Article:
One of the best parts of living in Europe is being surrounded by the centuries-old architecture. Moscow, for its part, is particularly fond of Art Nouveau, a style that peaked in the late 19th Century. Full of swirls and stained glass, Art Nouveau can be summed up by its calling card, the Tiffany lamp.
Following Peter the Great‘s push towards French aristocratic ways in the 18th Century, Russia came to embrace European style, sending artisans and architects alike to study at schools such as Paris’ Ecole des Beaux-Arts.
It is at this point in art history where we find the Hotel Metropol, nestled in the heart of downtown Moscow. Dignified and imposing, the hotel sits directly outside the walls of Red Square.
The hotel has certainly lived its fair share of history. Since it opening in 1905, the Metropol has housed writers and revolutionaries, from Bernard Shaw to Lenin. Today it stands as a monument to a time just prior to the Russian Revolution, an era of extravagance and artistic strides.
Conceived by Savva Mamontov, patron of the arts – a William Merritt Chase, if you will – the hotel was originally planned as an opera house, a palace to showcase the talents of Moscow and host those from abroad. Though Savva did not manage to hold onto the hotel itself, he is considered the father of this dream. And what a dream it was.
For my part, I had only observed this beautiful building from outside. On an Art Nouveau Tour of Moscow this past spring, I was bitten by the idea to steal away a night at the Metropol. The iron gates beckoned and I couldn’t resist.
This past weekend, my plan came to be. I felt like Eloise at the Plaza as I walked into the gorgeous foyer of the hotel, all gold-encrusted and marble-floored.
As I approached the stunning elevator bank, I had to stop and marvel at the stained glass above and behind, decorating the huge bay windows encircling the Grand Ballroom.
I’ve heard the Metropol described as a living museum, a Russian treasure. To do it justice, I had to spend a few hours wandering the halls, marveling at each new landing. From the stained glass to the rich carpets, the hotel did not disappoint.
From my room I could see both the Bolshoi Theatre and the spires of the Kremlin. I wandered over to GUM Department Store, the former rubber and textile factory turned high-end shopping mall (think Gucci and Prada).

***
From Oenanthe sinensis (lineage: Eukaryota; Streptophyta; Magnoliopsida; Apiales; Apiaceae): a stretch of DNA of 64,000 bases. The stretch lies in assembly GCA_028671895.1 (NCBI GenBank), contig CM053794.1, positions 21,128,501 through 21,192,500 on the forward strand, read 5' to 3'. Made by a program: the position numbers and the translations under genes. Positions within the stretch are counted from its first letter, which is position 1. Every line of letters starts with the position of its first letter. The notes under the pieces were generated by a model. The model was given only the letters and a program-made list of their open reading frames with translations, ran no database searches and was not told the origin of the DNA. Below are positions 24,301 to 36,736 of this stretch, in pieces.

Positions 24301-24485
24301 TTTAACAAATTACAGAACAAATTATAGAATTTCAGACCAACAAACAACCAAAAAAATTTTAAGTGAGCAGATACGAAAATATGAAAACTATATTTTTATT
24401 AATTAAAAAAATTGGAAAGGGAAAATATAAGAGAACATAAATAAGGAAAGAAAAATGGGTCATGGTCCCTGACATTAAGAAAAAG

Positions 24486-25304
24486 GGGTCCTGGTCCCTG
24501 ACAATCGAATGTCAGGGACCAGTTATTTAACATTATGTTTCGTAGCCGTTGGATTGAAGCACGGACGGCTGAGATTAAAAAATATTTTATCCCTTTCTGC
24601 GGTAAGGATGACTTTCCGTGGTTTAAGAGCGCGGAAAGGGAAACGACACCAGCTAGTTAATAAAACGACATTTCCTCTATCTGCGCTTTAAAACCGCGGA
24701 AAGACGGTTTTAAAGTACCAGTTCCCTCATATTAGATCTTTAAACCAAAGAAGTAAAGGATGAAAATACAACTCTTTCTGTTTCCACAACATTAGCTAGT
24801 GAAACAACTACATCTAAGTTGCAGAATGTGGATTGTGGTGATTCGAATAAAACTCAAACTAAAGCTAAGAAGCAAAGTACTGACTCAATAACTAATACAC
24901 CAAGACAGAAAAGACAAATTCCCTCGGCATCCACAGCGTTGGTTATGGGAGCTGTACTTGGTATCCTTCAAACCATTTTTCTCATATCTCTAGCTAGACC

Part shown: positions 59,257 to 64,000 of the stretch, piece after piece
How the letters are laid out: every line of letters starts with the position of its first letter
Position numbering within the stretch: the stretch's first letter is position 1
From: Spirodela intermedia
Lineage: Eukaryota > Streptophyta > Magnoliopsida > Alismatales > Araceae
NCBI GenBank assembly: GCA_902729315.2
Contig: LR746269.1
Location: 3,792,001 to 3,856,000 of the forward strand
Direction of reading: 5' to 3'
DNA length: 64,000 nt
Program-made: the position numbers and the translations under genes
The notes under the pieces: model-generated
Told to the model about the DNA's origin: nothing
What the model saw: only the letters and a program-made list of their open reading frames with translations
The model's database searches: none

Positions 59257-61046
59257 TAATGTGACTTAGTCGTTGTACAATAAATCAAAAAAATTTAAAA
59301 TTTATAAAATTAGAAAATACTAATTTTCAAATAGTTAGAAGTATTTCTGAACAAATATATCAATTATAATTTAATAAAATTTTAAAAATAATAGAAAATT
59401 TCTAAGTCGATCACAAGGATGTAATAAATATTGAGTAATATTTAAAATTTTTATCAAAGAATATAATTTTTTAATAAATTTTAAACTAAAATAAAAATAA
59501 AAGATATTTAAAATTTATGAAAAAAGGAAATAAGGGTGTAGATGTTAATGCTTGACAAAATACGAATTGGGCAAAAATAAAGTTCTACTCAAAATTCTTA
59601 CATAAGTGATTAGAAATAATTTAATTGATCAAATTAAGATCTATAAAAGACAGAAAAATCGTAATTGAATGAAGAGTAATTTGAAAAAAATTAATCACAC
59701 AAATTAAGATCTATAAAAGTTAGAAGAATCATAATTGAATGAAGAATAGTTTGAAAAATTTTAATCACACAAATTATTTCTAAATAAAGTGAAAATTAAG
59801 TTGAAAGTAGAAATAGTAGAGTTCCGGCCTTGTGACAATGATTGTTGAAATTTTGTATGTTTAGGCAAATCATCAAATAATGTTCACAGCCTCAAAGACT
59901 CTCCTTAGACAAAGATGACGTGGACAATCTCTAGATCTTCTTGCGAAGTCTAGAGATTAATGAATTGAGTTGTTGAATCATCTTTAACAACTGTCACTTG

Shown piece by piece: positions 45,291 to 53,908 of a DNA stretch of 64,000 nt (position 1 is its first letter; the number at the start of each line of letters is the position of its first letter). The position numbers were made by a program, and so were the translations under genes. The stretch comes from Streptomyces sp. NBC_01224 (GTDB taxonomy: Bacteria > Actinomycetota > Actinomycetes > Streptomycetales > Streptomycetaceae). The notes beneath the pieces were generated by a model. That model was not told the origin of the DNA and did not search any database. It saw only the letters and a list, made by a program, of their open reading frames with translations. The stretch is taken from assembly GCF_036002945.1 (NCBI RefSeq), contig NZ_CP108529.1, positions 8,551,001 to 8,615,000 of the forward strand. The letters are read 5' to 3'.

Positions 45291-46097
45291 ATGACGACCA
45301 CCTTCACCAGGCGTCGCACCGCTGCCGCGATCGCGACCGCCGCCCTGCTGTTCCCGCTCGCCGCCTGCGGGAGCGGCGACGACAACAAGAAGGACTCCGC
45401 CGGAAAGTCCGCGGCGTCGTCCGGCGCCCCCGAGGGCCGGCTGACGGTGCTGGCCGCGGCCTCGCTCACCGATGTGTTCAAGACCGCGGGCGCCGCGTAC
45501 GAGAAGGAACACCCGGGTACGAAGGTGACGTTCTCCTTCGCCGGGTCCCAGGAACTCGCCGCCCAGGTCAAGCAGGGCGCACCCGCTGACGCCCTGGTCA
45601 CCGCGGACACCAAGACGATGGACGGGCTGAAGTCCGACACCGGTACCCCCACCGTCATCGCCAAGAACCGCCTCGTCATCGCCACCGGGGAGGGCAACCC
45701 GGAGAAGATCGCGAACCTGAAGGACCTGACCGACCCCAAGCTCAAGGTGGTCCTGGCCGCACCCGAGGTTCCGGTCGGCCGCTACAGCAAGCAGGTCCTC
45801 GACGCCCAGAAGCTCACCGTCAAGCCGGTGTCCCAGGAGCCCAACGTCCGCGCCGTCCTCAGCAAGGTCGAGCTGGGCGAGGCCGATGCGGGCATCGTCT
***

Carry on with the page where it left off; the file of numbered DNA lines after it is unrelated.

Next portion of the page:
I watched fireworks above Red Square from my window and marveled at the beautiful touches of Art Nouveau dotting my room – from the chandelier to the window latches. I also bathed in the basement pool, enjoying its privacy and quaint atmosphere.
On Sunday morning, my friend Kelsey met me for brunch in the Grand Ballroom. We were both stunned as the hostess drew back the curtain, ushering us into a room which I can categorize as fit for the Titanic only (and built within 7 years of each other, no less).
We feasted on an amazing buffet and tried to take in the real delight – the exquisite glass ceiling above. A harp played in the corner and the scene could not have been more elegant.
Full to the brim and feeling a tad like Harriet the Spy, we explored new wings of the hotel, seeking treasures which appeared at every turn.
At the top of a seemingly abandoned staircase, we turned a corner and nearly jumped out of our socks – a stuffed bear blocked our entrance to a room fit for a duomo.
Bathed in shimmering red wallpaper, with an oculus adorned by a crystal chandelier, we had stumbled upon a room fit for the Tudors.
The whole experience was overwhelming to the senses and I’m still digesting. I’d very much like to return and continue studying as the place surely has more stories to tell. For now, I would highly recommend the Metropol as a stop on anyone’s tour to Moscow – for brunch at the least. Moscow has many more gems to share, no doubt, but I’m left in true awe after 24 hours in this one.
To read more about the extraordinary 110-year history of the Hotel Metropol, click here.